Officials work to redistribute land controlled by Jeffs-led sect

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By Andrew Michalscheck By Andrew Michalscheck
By Mike Gertzman By Mike Gertzman
By Mike Gertzman By Mike Gertzman
By Mike Gertzman By Mike Gertzman
By Mike Gertzman By Mike Gertzman

COLORADO CITY, Ariz. -- It has been a busy couple of weeks in the sordid and ongoing saga of polygamous prophet Warren Jeffs and his FLDS church.

Earlier the week, law officers in Texas took the first steps toward seizing Jeffs' sprawling, 1700 acre, gated compound in West Texas, alleging the property is part of a extensive and complex "criminal enterprise."

On Friday night, a town meeting was held in Colorado City by Utah's Attorney General, focusing on FLDS land along the Utah-Arizona border.

That land is currently under the jurisdiction of a Utah judge, and at the town meeting a couple of hundred people discussed various proposals to get that land in the hands of people -- be they FLDS or non-FLDS -- who have legitimate claims to the land.

For years Warren Jeffs has used his control of the land as a powerful extortion tool, evicting and excommunicating anyone who displeases him or disobeys his edicts.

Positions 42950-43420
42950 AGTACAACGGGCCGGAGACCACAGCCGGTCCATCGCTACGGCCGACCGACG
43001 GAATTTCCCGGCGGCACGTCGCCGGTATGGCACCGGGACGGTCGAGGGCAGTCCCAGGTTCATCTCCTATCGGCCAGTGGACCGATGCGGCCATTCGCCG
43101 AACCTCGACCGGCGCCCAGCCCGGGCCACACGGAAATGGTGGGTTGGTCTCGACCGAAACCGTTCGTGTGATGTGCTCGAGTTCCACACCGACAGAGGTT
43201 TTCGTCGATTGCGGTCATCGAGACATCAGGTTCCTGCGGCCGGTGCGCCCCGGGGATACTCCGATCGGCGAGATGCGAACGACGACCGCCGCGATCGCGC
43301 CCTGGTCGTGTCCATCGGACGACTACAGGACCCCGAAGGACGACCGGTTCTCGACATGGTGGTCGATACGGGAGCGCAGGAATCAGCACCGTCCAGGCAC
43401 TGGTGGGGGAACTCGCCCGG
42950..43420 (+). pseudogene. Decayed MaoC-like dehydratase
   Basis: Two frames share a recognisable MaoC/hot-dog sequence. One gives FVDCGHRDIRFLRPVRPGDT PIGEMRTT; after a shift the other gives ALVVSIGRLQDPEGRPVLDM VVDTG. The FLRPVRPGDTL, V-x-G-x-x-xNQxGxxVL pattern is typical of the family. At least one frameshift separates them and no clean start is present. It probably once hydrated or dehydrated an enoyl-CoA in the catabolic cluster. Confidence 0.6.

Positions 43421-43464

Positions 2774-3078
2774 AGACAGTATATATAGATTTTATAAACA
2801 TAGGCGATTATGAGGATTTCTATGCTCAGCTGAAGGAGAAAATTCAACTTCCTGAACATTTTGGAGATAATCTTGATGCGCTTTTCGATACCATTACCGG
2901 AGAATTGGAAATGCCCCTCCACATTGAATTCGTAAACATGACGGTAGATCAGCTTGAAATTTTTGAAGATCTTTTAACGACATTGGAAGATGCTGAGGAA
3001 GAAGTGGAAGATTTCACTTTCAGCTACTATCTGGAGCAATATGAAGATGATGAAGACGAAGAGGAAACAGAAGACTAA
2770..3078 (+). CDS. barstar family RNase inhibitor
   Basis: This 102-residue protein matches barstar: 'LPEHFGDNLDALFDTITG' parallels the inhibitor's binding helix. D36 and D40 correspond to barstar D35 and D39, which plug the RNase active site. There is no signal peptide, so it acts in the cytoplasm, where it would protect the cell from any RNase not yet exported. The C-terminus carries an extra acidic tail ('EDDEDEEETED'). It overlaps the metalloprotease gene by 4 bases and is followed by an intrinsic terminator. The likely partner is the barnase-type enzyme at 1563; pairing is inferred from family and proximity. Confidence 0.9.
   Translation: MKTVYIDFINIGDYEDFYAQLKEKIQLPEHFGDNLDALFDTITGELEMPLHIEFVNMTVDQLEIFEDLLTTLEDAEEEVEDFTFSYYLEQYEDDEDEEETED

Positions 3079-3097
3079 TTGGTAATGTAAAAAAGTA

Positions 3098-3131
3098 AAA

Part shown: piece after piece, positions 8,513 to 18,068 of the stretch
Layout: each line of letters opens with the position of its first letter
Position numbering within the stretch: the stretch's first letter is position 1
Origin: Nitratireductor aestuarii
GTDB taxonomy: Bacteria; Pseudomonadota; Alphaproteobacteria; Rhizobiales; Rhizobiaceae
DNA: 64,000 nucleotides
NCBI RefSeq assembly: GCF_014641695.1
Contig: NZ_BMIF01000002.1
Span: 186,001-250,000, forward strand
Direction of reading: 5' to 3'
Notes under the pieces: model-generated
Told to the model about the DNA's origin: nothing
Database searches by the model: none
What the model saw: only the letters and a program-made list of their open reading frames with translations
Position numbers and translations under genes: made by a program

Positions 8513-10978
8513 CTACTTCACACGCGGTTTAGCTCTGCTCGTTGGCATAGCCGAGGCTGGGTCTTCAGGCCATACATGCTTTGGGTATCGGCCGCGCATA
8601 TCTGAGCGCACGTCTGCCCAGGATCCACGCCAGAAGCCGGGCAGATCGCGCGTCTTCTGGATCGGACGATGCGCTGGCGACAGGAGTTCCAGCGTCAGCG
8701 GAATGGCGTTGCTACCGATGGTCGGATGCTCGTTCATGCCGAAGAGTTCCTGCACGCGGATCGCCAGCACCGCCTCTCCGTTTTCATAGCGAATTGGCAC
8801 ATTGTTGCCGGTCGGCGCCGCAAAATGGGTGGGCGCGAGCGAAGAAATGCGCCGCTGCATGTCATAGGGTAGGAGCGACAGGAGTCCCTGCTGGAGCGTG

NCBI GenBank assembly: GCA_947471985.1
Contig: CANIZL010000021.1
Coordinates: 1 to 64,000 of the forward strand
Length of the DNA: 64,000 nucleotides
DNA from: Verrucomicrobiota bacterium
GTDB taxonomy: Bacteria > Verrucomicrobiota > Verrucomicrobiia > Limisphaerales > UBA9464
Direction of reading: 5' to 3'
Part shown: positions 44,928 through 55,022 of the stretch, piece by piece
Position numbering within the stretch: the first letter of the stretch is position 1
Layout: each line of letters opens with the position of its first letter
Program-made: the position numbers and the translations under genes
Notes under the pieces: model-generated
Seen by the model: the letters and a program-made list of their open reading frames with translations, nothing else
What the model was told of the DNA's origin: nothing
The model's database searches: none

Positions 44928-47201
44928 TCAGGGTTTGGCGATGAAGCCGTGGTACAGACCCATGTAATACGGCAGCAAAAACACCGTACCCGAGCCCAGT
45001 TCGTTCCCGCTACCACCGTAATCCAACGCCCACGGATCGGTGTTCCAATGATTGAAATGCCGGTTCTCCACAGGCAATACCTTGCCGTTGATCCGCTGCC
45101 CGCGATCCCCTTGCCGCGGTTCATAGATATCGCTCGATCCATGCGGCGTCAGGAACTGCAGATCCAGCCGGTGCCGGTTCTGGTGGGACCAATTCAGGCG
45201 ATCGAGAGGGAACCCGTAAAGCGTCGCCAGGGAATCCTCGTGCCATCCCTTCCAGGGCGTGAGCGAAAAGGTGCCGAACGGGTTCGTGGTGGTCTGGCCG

And for his part, Jeffs has also been busy in recent days, issuing a new round of bizarre edicts and directives and doomsday prophecies from his prison cell in Texas where he is serving a life sentence for raping two underage girls at his Texas gulag.

"Never know what Warren Jeffs is going to tell his followers," said Mohave County Sheriff Tom Sheahan.

Because of a long history of abuse and malfeasance on the part of the FLDS-controlled Town Marshal's Office, Sheahan and his deputies took over law enforcement duties in Colorado City several months ago.

Sheahan acknowledges that tensions are high along the border these days.

"We are concerned, but we have people ready to go at any time," said Sheahan.

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